Home >> Natural History in the P上海夜网Museum, a new three

Natural History in the P上海夜网Museum, a new three

Thursday, August 8th, 2019 | sh419aa | 上海夜网

volume book, which was jointly released in July by the Palace Museum Press and CITIC Press in B

eijing, provides children, its target audience, as well as curious adults, a new perspective of the emperor.上海夜网女神会所

His strong interest in zoology is often overshadowed by the stereotypical image of him as a fervent collector of jewels and antiques.

From 1750 to 1761, the emperor ordered two court artists, Yu Sheng and Zhang Weibang, to create paintings of birds and terres上海夜网

trial animals, while eight high officials with the requisite knowledge were arranged to write explanatory texts for t

he encyclopedic albums, known as Niao Pu (“graphics of birds“) and Shou Pu (“graphics of beasts”).上海夜网女神会所

He also collected a comprehensive book called Hai Cuo Tu (“an album of the abundant marine world”), which was illus

trated by Nie Huang, a natural scientist who spent decades studying the country’s waterways and coastal areas.

上海夜网”Western painting techniques were introduced into the royal court of the Qing

Dynasty through missionaries,” says Li Shi, a researcher of ancient painting at the Palace Museum.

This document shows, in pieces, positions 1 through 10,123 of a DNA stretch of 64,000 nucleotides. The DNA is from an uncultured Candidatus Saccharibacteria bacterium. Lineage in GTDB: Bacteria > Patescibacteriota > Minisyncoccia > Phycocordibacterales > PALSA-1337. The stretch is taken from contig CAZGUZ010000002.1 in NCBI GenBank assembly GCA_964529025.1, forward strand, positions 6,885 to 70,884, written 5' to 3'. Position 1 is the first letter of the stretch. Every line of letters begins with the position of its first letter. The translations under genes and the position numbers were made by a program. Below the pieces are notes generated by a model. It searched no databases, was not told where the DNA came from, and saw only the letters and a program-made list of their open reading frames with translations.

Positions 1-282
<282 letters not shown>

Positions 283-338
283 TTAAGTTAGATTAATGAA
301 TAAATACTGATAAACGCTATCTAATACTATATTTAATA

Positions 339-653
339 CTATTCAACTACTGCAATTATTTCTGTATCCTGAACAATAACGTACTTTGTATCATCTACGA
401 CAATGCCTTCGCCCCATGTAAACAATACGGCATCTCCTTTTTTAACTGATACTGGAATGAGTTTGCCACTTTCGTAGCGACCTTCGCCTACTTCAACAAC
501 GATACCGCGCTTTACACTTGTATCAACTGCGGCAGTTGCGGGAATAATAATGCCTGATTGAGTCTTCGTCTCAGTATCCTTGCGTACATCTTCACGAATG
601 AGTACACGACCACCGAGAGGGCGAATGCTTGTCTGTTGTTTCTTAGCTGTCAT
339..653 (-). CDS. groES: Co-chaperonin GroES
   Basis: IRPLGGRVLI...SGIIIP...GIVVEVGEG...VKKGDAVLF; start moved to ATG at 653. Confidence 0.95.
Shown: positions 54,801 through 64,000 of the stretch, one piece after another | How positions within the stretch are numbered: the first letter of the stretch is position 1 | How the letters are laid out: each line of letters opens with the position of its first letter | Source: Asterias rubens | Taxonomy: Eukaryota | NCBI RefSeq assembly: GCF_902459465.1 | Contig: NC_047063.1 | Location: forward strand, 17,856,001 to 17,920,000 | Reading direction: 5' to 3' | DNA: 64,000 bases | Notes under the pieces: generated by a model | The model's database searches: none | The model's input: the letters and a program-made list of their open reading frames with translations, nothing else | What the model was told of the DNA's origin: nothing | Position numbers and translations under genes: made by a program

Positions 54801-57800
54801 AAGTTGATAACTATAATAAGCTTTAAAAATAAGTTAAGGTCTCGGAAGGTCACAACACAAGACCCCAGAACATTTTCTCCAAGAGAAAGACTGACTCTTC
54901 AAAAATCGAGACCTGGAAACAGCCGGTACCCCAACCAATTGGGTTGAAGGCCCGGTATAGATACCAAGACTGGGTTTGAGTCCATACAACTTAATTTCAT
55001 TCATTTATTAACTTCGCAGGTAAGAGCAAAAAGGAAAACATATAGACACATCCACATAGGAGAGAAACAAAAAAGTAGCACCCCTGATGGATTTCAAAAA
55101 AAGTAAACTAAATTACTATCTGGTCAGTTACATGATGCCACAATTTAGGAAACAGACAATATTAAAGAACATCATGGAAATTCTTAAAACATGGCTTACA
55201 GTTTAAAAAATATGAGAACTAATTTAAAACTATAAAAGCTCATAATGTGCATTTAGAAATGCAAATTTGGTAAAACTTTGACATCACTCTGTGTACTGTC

In Niao Pu, we can see that the expressive techniques of traditional Chinese ink-water pain上海夜网

ting are kept,” she says, adding, “but there are also paintings in the album which show that typical tech

上海夜网女神会所niques from Western paintings were applied to deal with shadows and add realistic detail.”

Qianlong loved the three encyclopedias and kept them in his residence for frequent reference and the education of his children.

Natural History in the Palace Museum is edited from the three graphic albums by selecting 120 of t上海夜网

heir illustrations. The subjects’ modern names (along with their Latin references, where applicable) are inclu

ded, as well as vividly-written background information and stories, based on historical documents.

上海夜网女神会所The entries range from animals more commonly seen by the emp

eror, like tigers, donkeys, and dogs, to those that Qianlong would have never seen in his li

fetime, like giraffes on the African savanna or whales breaking the ocean surface.

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